The basic means by which we perceive external objects are through our five senses. We are able to recognize a very simple object or phenomenon with just one sense and define it based on our experience or knowledge. And yet, our multiple senses are involved in grasping more complicated objects and a more complicated process is required to figure out their nature. A complex, at times contrasting, sensuous conflict breaks out in the course of such experience and knowledge. In the case involving just one single sense, we do not want to disturb it as we are mostly familiar with linear perception.
SONG Eunyoung’s work is particularly marked by ironic, foreign elements that are obviously perceived but they coexist in her scenes, delaying any final definition. As she mentioned, her work is realistic and unrealistic, simple and complicated, and is in front and back at the same time. While we discover some stable, gentle images in her works, we are from time to time surprised by the nonlinear experiences brought up by the arrangement of those images. As agnosticism is the view that the nature or substance of things is unknown or unknowable, the artist represents objects she seems to know but does not know actually, or seems to see but has never seen in her own distinctive manner.
If so, what does she try to express (or would not express) through such paintings? SONG says her work features “simultaneity”, quoting French philosopher Merleau-Ponty. That is, everyday scenes in her paintings may be realistic and unrealistic, and in the past, present, and future. Merleau-Ponty evaluates Cezanne’s modeling exploration to be a meaningful endeavor to seek the nature of art. It speaks very highly of Cezanne who tried to develop his own art world in the third sphere trough an exploration of nature, perspective, color, line, and depth, untrammeled by impressionism and classicism. Quoting Merleau-Ponty’s simultaneity, SONG’s scenes are a reflection of her vision. The selection of what is expressed and covered is carried out to pursue harmony and balance and to settle visual inconvenience.
SONG arouses confusion in our perception in compositions in which images in the background violate in part those in the foreground in order to unveil things covered or alienated. She uses the interface between the background and the foreground as a way of incarnating this intention, thereby disturbing our visual experience and logical perception. This method was often adopted by surrealism in the early 20th century. Surrealist works featuring day and night, heavy and light, existent and nonexistent images together rest on the unconscious and subconscious, overturning or sneering at the conscious mind. Of course, this circumstance does not coincide with that of SONG Eunyoung as their pieces were produced around World War I fraught with shock and cruel, inhuman tragedies. If a closer look is taken, a true intent of overturn and mock is not found. Rather, an affectionate eye toward the motifs she has chosen is found in SONG’s works.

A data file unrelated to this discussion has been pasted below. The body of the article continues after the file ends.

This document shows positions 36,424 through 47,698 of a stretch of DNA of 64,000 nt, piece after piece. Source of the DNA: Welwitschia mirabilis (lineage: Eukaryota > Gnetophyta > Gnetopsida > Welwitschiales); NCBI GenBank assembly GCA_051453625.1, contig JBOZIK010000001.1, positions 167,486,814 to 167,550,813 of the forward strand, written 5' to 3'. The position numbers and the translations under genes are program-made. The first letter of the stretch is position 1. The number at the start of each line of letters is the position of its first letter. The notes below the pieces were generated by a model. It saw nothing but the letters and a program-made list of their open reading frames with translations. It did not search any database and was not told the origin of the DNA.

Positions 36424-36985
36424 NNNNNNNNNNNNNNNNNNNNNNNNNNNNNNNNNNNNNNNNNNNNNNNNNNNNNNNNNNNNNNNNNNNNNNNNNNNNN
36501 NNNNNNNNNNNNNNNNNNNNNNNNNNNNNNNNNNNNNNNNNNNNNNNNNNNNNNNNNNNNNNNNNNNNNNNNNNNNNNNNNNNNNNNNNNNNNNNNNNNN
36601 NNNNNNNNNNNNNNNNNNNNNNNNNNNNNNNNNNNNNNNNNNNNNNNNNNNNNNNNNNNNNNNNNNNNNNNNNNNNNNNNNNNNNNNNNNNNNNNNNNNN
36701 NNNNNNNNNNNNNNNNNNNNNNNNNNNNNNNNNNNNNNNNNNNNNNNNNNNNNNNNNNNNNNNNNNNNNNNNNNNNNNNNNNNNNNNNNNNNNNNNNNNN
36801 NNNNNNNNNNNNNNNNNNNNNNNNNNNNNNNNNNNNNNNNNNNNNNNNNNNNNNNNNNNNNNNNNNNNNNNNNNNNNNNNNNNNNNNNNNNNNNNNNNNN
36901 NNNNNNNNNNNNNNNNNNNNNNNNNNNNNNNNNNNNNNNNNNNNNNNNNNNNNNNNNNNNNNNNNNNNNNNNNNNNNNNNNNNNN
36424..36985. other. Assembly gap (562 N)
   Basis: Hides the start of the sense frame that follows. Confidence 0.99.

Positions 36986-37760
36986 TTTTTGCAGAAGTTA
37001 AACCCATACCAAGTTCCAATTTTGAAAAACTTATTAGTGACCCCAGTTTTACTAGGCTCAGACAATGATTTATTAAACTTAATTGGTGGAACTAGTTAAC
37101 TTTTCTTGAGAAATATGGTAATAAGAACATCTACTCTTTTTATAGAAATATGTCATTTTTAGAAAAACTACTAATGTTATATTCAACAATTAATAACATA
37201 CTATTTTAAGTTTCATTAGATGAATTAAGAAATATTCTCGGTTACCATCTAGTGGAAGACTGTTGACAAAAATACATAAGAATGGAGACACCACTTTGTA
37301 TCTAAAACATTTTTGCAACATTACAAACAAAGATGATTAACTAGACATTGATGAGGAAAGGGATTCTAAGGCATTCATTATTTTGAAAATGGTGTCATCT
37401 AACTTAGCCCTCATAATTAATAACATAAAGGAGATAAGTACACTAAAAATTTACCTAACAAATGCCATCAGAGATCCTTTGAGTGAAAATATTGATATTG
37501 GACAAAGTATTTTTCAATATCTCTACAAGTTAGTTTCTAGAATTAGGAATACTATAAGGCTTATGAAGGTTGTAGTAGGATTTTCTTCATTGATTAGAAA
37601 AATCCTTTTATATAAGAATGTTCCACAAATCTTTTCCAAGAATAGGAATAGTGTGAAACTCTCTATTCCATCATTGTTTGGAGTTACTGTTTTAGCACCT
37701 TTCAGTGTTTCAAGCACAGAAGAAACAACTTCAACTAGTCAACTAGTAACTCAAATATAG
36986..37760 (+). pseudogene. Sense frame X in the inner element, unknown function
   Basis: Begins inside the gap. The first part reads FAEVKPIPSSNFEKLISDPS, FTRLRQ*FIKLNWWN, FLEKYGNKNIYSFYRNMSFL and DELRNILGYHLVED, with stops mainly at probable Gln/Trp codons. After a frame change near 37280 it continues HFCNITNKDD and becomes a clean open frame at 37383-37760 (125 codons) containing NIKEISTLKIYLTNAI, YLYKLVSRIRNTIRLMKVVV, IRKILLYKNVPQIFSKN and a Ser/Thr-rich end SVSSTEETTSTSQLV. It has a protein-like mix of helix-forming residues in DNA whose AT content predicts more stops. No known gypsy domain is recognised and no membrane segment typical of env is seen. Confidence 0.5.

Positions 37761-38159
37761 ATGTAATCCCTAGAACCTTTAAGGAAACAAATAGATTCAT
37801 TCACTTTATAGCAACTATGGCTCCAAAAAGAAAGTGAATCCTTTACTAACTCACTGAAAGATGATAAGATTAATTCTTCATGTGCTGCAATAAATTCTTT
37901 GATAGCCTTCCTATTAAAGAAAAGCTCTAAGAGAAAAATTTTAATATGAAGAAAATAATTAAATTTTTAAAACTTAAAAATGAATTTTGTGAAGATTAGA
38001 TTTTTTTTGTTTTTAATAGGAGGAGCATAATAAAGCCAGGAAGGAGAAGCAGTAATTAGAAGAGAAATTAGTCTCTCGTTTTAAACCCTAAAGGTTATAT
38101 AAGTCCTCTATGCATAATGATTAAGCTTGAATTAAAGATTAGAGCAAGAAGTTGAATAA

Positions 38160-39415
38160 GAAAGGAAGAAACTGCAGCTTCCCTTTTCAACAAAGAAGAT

SONG’s works are composed to unmask covered or alienated things. The artist seems to or does not seem to hid herself behind the subtle sense Johannes Vermeer, a Dutch painter of the 17th century brought about and has been interested in spaces and things serenely unveiled by the density of light. Rediscovered by Théophile Thoré, a French art critic of the mid-19th century, Vermeer is deemed an artist who better understood the properties of paints than anyone else and was masterful at handling the work of light. These features of Vermeer’s work probably draw SONG’s attention.
The collision of senses in SONG’s scenes derive from an attempt to induce the reconsideration of perceptual invariability and the third perception of a common daily space. In terms of descriptive technique, she adopts a sincere and realistic style. By doing this, the space of overlapping, violating images serves as one that asks questions concerning whether the fixed notions forged by our experiences and perceptions are the truth.
In terms of facture, SONG has completed her pieces one by one, spending a lot of time on each. She spends a lot of time looking for subtle nuances of hues. The gently depicted boundaries of things serve to arouse genialness and mildness in lieu of tension and confrontation. Apart from complicated, ambiguous subjects, she has tacked colors minutely in her portrayal of images, highlighting and investing energy in the confrontation and harmony of colors. Guillaume Apollinaire once said, “Pure painting is not a representation but a harmony.” Apollinaire comes to my mind for a while, feeling the pleasure of finding contrast and harmony along with exquisite representation in SONG’s work.